Garden Clippings: August To-Do List

August Garden To-Do List

| August 2007

I find myself in doldrums each year as I trudge my way through August. I have to force myself to continue watering the container plantings each evening after work, the grass goes a few days longer than it should between mowing, the weedless perennial border now has a few new unintended plants, and even the picture-perfect tomatoes that would have made me whistle with glee a month ago are carried into the house in a slow, robotic motion.

This year, however, is going to be different. I'm going to take a deep breath and accomplish tasks that will pay off for the garden in the long run.

Vegetables for fall harvest

First, there is going to be a fall garden planted in the area where the cucumbers and zucchini squash have withered away. I haven't been big on planting a late-season vegetable garden in the past, because of the aforementioned doldrums.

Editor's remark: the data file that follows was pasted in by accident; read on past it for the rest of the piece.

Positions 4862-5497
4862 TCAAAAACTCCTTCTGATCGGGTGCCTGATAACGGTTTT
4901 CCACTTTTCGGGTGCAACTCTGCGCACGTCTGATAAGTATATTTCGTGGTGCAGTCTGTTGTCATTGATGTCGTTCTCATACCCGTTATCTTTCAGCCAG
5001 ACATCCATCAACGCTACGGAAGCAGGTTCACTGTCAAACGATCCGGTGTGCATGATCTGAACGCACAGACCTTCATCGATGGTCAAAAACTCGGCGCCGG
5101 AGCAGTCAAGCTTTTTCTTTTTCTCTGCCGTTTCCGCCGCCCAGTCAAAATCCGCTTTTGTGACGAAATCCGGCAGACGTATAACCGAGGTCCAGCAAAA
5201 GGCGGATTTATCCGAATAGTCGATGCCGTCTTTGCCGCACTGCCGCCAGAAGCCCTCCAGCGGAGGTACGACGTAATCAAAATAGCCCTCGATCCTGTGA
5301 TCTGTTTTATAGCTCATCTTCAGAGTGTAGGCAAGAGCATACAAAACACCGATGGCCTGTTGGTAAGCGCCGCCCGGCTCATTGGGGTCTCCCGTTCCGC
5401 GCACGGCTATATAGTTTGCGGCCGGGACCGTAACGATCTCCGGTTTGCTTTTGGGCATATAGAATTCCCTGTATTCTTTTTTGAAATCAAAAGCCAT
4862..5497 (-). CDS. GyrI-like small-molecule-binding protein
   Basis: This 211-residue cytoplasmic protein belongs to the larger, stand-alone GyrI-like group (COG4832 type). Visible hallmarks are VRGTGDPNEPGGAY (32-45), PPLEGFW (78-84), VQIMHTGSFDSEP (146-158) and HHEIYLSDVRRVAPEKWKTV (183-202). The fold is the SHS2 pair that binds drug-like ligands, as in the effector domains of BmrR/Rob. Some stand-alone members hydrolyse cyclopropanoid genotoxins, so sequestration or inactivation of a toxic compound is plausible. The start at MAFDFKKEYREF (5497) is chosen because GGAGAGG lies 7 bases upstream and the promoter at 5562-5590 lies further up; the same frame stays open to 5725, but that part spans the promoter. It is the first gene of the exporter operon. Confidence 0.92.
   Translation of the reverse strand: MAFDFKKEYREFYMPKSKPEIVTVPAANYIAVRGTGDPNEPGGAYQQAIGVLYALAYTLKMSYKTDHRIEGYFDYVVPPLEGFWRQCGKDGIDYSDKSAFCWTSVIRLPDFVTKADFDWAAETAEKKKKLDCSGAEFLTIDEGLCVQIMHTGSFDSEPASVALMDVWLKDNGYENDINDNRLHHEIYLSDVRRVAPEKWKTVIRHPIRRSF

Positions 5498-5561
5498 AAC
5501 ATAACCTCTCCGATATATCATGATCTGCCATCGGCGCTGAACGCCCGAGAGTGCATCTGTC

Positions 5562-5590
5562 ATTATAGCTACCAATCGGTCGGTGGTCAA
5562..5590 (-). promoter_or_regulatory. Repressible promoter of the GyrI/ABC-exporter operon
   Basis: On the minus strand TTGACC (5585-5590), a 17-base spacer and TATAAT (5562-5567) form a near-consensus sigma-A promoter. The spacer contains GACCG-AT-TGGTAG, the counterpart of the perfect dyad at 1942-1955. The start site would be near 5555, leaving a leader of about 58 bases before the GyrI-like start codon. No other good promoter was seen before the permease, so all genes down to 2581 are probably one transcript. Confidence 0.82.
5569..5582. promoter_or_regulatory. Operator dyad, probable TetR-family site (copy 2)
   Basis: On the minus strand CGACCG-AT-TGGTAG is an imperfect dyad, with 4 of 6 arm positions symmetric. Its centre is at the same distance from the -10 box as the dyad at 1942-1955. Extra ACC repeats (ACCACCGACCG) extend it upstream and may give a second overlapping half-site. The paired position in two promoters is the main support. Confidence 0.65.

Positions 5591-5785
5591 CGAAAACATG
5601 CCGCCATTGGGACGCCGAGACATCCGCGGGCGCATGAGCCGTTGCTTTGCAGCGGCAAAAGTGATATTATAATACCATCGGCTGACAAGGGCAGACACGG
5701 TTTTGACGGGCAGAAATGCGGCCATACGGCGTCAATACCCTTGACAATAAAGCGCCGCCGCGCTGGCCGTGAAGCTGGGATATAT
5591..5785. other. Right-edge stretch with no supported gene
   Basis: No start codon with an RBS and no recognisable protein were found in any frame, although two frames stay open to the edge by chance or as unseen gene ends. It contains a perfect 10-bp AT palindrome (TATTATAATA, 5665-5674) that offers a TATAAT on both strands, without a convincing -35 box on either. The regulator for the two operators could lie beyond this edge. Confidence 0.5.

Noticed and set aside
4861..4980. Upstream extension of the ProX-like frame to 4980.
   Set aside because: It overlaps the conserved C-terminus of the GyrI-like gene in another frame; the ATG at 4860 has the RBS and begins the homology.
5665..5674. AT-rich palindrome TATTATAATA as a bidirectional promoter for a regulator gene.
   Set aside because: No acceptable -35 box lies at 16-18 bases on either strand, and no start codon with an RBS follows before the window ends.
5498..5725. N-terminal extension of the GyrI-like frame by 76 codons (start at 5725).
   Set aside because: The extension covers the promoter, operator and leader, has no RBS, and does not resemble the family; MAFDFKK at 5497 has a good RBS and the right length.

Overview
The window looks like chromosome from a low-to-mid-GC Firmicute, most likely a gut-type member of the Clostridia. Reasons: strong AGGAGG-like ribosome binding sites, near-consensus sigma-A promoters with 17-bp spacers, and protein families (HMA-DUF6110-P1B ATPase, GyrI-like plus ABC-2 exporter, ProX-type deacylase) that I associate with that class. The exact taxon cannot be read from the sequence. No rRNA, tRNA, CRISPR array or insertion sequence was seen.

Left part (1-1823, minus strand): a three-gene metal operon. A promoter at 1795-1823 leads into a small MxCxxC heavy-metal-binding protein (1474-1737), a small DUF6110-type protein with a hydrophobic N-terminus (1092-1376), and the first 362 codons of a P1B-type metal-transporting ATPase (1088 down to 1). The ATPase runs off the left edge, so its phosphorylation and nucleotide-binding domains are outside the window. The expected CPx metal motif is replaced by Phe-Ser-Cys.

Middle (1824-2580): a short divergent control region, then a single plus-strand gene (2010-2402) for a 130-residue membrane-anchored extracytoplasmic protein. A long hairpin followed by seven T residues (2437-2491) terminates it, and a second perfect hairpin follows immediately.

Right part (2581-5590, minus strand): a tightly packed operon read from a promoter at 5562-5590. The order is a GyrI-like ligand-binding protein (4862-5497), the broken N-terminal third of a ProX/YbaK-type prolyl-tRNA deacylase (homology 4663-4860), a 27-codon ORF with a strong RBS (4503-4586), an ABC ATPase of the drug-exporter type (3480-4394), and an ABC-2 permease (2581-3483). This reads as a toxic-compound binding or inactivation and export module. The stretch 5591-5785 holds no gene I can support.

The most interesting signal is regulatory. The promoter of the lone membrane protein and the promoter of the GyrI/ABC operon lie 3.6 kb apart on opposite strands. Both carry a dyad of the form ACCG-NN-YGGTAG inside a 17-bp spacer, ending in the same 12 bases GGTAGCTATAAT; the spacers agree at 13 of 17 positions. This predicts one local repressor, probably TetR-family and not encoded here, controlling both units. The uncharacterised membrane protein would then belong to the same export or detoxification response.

Beets, spinach, lettuce and just about any of the early season crops we put out can be planted in August for a fall harvest. Yields from the fall garden may not be impressive, compared to the early season garden, but the taste of garden-fresh vegetables will be months away without the fall planting. In my climate, it will require some additional watering, because in all likelihood I will be without the benefit of those timely spring rains.

August is also a great time to start repairing some of the bare spots in cool season lawns. Fescue, ryegrass and bluegrass all establish well during the warm days and cool nights of fall. August nights may not be cool, but by starting the process during the middle or latter part of the month, it will give newly seeded areas time to thrive during September and October. This will allow the newly seeded areas to be well-established before going into winter.

Make sure to use a hard rake to loosen up the soil surface to allow good soil contact for the seed when filling in thin areas. For areas to be completely renovated, till to a depth of 2 to 3 inches, broadcast the seed, and then lightly rake it in.

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